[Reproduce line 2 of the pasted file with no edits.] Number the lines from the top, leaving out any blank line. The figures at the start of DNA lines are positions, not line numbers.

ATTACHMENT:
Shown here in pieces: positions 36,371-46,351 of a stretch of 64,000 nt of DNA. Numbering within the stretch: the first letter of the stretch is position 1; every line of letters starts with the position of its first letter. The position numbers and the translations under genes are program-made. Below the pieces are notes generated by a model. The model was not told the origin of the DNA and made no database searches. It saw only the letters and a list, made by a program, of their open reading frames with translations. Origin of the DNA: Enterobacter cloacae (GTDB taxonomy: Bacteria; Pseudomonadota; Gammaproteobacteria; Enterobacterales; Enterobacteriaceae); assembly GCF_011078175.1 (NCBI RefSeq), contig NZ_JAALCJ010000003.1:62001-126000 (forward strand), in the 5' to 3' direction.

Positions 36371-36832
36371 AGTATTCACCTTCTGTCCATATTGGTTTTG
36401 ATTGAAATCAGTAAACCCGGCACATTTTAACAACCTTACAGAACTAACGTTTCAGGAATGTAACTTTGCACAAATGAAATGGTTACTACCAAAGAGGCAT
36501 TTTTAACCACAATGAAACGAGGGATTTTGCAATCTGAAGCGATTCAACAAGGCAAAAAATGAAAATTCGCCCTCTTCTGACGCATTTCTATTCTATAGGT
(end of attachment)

Positions 36371-36832